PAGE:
Thanks to a recent decision by the 11th Circuit Court of Appeals, Alabama will soon be able to enforce the Vulnerable Child Protection Act (VCAP), which bans transgender surgeries and hormones for minors.

In April 2022, Gov. Kay Ivey signed VCAP (SB184) into law, which prohibits doctors in Alabama from performing transgender operations or prescribing cross-sex hormones and puberty blockers to individuals under 19. 

VCAP went into effect on May 8, 2022, but was blocked by U.S. District Judge Liles Burke a few days later. The injunction by Burke came after multiple parties added themselves as plaintiffs in the case, including five transgender minors by way of their parents, the United States of America and Kaitlin Toyama, an attorney-advisor with the civil rights division of the DOJ.

On Monday, the 11th Circuit Court of Appeals struck down the preliminary injunction, saying it did not apply the correct standard of scrutiny.

“On review, we hold that the district court abused its discretion in issuing this preliminary injunction because it applied the wrong standard of scrutiny,” the opinion written by Circuit Judge Barbara Lagoa stated. “The plaintiffs have not presented any authority that supports the existence of a constitutional right to ‘treat [one’s] children with transitioning medications subject to medically accepted standards,’”

The original injunction claimed the Due Process Clause in the 14th Amendment to the U.S. Constitution granted the right for parents to “treat” children with cross-sex hormones, puberty blockers and other interventions. Using the Supreme Court Decision in Dobbs V. Jacksons Women’s Health, which struck down the federal protection for abortion rights, the 11th Circuit ruled that the right to the interventions did not meet Dobbs’ standard for rights granted in the Due Process Clause.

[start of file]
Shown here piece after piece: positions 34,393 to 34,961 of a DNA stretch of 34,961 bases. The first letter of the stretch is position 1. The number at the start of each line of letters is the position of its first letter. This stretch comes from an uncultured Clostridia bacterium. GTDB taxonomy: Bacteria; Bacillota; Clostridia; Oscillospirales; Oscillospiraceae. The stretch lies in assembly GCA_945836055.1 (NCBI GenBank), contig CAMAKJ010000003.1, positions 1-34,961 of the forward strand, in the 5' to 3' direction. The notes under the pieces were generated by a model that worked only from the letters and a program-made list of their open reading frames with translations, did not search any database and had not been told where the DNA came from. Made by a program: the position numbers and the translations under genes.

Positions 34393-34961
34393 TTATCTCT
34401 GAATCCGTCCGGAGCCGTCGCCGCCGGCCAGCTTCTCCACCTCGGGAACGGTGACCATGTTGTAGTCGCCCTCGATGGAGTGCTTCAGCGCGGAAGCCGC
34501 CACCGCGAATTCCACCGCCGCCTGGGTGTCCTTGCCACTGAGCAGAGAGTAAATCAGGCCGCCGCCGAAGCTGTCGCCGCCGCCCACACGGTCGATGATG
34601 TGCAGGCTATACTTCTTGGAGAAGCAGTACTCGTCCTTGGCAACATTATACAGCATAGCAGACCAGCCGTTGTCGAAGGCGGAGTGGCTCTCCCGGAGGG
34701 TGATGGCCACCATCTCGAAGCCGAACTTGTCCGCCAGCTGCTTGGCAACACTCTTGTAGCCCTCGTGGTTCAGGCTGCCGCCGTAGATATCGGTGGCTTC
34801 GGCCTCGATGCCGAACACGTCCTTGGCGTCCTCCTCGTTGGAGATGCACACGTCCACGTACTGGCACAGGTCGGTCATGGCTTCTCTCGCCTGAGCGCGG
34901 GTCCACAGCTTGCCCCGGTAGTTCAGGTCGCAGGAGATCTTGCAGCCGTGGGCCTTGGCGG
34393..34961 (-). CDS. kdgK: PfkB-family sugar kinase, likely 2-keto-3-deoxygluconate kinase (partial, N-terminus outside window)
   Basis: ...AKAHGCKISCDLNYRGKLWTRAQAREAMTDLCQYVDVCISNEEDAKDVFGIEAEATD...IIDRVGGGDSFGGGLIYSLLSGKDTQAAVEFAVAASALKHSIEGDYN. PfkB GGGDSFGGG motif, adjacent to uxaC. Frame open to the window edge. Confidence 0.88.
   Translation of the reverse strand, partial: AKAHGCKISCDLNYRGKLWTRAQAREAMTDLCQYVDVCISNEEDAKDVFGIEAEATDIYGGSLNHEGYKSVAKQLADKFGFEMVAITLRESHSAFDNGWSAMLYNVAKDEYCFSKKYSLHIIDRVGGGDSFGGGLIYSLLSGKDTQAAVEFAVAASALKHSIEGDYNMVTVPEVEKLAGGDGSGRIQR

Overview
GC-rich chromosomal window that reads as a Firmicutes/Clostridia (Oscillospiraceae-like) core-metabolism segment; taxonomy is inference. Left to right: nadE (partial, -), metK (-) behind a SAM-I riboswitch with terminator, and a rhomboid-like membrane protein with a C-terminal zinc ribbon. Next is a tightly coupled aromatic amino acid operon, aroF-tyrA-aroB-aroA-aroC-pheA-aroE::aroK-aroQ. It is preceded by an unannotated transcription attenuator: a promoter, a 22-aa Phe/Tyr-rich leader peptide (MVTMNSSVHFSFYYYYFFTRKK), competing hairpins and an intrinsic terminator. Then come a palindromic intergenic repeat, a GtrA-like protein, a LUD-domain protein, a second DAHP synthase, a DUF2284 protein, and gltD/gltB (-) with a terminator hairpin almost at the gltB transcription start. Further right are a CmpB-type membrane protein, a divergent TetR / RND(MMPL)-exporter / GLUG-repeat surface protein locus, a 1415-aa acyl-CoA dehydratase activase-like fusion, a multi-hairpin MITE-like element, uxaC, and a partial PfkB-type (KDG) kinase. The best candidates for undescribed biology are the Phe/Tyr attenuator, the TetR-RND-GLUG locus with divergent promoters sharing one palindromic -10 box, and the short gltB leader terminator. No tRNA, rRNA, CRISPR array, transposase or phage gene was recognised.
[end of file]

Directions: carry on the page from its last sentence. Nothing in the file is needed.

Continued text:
“In this case, the district court determined that the ‘right to treat [one’s] children with transitioning medications subject to medically accepted standards’ is one of the substantive rights guaranteed by the Due Process Clause and that, therefore, section 4(a)(1)–(3) is subject to strict scrutiny,” the opinion said. “But the use of these medications in general—let alone for children—almost certainly is not ‘deeply rooted’ in our nation’s history and tradition.”

It continued, “This unproven, poorly studied series of interventions results in numerous harmful effects for minors, as well as risks of effects simply unknown due to the new and experimental nature of these interventions.

Attorney General Steve Marshall applauded the decision, having led the charge in Alabama and several states that have enacted similar bans.

“The Eleventh Circuit reinforced that the State has the authority to safeguard the physical and psychological wellbeing of minors, even if the United States Attorney General and radical interest groups disapprove,” Marshall said. “Alabama takes this responsibility seriously by forbidding doctors from prescribing minors sex-modification procedures that have permanent and often irreversible effects. This a significant victory for our country, for children, and for common sense.”

VCAP will still face a trial beginning next year, but this recent decision will allow the state to enforce VCAP.

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